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Last week, we had a book review and a couple of travel posts, including one by Jackie with photos from inside the Tower Bridge in London. After looking at those, my husband is very excited to see those big engines!

During our upcoming trip to England, we’re going to spend a week in Birmingham. Most travel planners would consider that insane, but I promised Rick a trip centered around the Industrial Revolution and Birmingham was in the center of the Industrial Revolution in England. Besides, it turns out that the nicest hotel rooms in Birmingham are about the same price as middling hotels in London. I’m considering a studio apartment at the Rotunda, which will save us some money on food.

Steam Engine

Steam engine moving water at ThinkTank in Birmingham, UK

The attraction we’re most excited about visiting in Birmingham is ThinkTank, the museum of science and industry. Among other exhibits, they have the oldest working steam engine in the world.

Then, we’ll do a bunch of day trips. Almost everything we want to see is near a train station, but we’ll have to rent a car or hire a car and driver in order to see the Ironbridge World Heritage Site.

Here’s our current list of day trips from Birmingham:

Severn Valley Railway. We’ll ride a train driven by a steam locomotive with a stop to visit a train museum.

Ironbridge. The world’s first cast-iron bridge and related attractions.

Black Country Living Museum. An open-air museum recreating the world’s first industrial landscape.

Gloucester Waterways. A boat ride on canals and exhibits about the canals in Great Britain.

Bletchley Park

Buildings at Bletchley Park

Bletchley Park. Using the science and technology from a century after the Industrial Revolution, women and men worked here to break the code used by Nazi Germany during World War II.

I put these and some other possible day trips from Birmingham on a Pinterest board with a map.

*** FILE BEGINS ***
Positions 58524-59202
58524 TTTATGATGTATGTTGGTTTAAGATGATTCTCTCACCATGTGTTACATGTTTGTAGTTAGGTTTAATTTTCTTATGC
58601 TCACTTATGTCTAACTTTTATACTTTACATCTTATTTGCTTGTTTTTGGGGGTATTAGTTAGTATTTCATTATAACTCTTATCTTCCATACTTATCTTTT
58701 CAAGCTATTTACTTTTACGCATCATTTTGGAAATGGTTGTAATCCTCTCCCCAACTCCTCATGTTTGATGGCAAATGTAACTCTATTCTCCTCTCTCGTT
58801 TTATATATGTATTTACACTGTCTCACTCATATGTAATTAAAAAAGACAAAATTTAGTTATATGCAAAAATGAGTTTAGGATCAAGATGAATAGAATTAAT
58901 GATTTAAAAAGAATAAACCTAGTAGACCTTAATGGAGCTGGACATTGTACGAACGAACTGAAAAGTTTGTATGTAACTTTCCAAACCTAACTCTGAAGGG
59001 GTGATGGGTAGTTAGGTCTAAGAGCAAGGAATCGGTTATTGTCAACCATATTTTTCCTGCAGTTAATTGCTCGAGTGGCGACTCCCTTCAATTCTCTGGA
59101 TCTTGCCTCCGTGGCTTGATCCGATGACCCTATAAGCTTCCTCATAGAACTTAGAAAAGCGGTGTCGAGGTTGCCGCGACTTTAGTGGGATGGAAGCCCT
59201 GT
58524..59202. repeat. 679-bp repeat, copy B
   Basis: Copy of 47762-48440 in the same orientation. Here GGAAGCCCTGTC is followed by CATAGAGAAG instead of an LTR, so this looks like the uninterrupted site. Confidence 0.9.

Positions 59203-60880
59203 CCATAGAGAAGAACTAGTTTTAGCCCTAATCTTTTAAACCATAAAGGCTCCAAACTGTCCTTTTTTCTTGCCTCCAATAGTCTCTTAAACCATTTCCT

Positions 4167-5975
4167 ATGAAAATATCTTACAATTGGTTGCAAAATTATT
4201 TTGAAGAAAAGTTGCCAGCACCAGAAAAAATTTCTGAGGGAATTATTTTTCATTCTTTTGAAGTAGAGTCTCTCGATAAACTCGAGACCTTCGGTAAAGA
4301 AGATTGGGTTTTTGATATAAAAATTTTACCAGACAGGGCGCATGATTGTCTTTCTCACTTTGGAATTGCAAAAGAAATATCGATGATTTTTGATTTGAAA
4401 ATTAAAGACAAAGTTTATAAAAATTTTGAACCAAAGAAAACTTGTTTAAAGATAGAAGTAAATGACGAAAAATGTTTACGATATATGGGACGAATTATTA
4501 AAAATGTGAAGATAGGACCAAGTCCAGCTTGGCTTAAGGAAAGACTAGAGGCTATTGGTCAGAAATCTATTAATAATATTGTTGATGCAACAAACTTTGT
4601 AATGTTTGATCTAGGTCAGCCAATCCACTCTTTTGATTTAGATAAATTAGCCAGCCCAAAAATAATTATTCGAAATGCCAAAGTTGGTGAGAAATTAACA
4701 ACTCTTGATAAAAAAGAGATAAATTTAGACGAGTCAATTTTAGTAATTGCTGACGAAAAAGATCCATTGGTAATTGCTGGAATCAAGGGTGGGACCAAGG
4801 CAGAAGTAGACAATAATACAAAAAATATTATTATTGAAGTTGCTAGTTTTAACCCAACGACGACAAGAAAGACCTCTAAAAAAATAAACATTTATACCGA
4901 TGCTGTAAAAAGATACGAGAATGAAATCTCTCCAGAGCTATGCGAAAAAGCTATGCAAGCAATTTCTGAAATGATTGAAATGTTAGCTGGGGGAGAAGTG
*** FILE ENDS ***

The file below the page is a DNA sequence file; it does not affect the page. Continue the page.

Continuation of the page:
Have you been to Birmingham or the Midlands region of England? What did you see?


What to see from Birmingham, UK — 11 Comments

  1. I’d love to go to Betchley Park. I’m fascinated by that history. Your trip sounds great. It’s depressing to say, but I’ve not been to the Midlands and we’ve lived in Edinburgh for 2 years now. Somehow life always gets in the way.

  2. I have been to Birmingham twice and loved it (not so much in the rain though)!!
    Will post some photos next week.
    Thanks for mentioning me!!!

  3. I’m ashamed to say I haven’t visited any of the things on your list, though they all look great. Isn’t it always the way that you don’t look at the stuff on your own doorstep? The only time I do touristy things over here is when my Canadian relatives come over for a visit. The last time I was in Birmingham was too long ago to reveal…three weeks as a sixteen-year-old on a training course. A fantastic time – my first away from home alone – happy memories! Hope you enjoy your visit as much as I enjoyed mine. 🙂

  4. Hi Joy, thank you so much for you comment on my blog , and thanks to Jackie for sending you my way. I love Oxford , and as I live about 10 miles away , I am there a lot and I know work in Oxford at weekends. I meet a friend there each month and we have a walk around and coffee and visit a college or two.

    Now when was the last time I was in Birmingham ,? Stayed there when I was a child (with my aunty’s family) and the railway station . Sorry apart from that I have only been to the shops. I used to live near Northamptonshire , so wasn’t that far away. I normally go the other way to London .

    You seem to have your trip all sorted which is great and I am sure that you will have lots of fun.

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  6. Your trip sounds great, Joy! I didn’t see much of Birmingham when I stayed there a few years ago at Woodbrooke Quaker Study Centre, but Woodbrooke was beautiful. The Cadbury chocolate factory is nearby.

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  8. For Birmingham, I’d suggest the National Trust’s back-to-back houses which will give you an idea of living conditions during the Industrial Revolution.

    Also the Museum of the Jewellery Quarter.

    Ironbridge itself is great – we stayed in the house immediately to the left of the bridge (owned by the Landmark Trust) when the DB was about 6.

    You’re thinking of going to most of the museums? I recommend Blists Hill (worked on an excavation of the blast furnaces there, many years ago before all these museums were in place); the food in the pub is quite good (also the beer which is proper stuff like we used to drink) and you can get quite good pies from a shop.

    For food in Birmingham (you know people call it ‘Brum’?), think about Indian perhaps. The food’s pretty much part of the culture. In fact, chicken tikka masala is said to be Britain’s favourite food. Chicken tikka on its own is quite good as takeaway food goes, for people watching what they eat.

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